Most JSON parsers support automatically character escaping.

Example Qt implementation to escape characters

#include <QCoreApplication>
#include <QDebug>

QString convertToUnicodeEscaped(const QString &str)
{
    QString escaped;
    for (QString::const_iterator it = str.begin(); it != str.end(); ++it)
    {
        QChar ch = *it;
        ushort code = ch.unicode();
        if (code < 0x80)
        {
            escaped += ch;
        }
        else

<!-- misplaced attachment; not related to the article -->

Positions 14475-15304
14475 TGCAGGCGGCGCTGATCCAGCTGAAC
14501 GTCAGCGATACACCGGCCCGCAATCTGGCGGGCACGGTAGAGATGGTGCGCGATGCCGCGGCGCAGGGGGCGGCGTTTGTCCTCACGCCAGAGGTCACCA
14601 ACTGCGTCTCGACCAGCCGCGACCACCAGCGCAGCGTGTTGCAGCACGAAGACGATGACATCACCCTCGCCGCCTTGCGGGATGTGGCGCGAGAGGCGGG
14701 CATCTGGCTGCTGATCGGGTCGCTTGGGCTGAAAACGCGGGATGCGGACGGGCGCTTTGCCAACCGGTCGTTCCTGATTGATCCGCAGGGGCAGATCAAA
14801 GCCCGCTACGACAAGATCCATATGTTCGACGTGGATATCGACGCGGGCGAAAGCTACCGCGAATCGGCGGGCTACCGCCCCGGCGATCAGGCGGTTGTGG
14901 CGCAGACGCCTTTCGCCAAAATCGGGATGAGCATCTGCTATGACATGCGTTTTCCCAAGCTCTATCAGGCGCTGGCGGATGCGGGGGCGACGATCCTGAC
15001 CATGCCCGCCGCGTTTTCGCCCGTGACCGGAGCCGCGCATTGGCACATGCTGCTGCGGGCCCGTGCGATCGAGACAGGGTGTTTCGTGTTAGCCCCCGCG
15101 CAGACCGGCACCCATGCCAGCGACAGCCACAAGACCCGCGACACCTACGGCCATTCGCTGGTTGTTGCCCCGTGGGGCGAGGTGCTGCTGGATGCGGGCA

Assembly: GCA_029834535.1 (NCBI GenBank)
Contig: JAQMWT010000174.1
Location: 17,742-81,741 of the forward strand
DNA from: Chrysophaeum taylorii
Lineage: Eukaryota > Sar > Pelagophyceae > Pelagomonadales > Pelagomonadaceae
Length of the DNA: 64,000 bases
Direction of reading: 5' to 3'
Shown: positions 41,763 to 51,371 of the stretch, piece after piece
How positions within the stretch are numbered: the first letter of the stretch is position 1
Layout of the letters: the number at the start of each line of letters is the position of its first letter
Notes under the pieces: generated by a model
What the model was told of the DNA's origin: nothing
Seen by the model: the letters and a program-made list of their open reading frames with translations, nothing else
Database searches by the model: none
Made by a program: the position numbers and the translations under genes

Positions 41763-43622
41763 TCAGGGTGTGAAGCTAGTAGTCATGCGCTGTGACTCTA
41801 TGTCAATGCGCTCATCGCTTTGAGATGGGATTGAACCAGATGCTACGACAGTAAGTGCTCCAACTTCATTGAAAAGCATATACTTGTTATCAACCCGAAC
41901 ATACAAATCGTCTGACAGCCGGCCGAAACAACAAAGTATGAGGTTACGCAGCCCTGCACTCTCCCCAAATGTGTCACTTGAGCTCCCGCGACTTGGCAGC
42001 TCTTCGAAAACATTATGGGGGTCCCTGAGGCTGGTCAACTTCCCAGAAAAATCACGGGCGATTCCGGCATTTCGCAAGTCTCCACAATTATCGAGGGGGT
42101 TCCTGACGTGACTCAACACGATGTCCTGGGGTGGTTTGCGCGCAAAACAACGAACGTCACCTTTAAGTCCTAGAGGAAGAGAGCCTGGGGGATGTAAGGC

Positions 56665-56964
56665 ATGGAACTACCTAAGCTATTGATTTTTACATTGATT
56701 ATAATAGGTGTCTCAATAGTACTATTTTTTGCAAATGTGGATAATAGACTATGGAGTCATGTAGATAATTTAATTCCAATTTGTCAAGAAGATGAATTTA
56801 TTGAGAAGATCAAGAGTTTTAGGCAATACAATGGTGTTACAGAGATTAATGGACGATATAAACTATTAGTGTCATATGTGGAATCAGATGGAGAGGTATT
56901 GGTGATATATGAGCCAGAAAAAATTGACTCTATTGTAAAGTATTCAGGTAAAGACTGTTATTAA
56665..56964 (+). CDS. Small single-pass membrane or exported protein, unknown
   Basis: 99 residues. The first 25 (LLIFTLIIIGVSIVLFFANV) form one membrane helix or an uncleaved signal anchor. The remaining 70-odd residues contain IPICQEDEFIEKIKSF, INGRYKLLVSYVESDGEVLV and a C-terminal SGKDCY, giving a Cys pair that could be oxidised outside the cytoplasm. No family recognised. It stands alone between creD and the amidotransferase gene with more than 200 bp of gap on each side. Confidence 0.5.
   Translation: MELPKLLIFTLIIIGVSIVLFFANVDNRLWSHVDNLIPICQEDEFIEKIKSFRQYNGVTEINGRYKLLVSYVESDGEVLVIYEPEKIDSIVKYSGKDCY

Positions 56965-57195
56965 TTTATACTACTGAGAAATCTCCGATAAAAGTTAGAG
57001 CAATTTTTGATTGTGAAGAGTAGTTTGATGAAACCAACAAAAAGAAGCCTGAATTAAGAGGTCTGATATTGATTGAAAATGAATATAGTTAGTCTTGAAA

{
            escaped += "\\u";
            escaped += QString::number(code, 16).rightJustified(4, '0');
        }
    }
    return escaped;
}

int main(int argc, char *argv[])
{
    QCoreApplication a(argc, argv);
    QString str("This is a Test string with ßÜÖЗдравствуй");

    qDebug() << convertToUnicodeEscaped(str);

Output:

This is a Test string with \u00df\u00dc\u00d6\u0417\u0434\u0440\u0430\u0432\u0441\u0442\u0432\u0443\u0439

Open questions

Maximum length of payload for such a JSON message. Is the length sufficient? Btw, what is the maximum length anyway?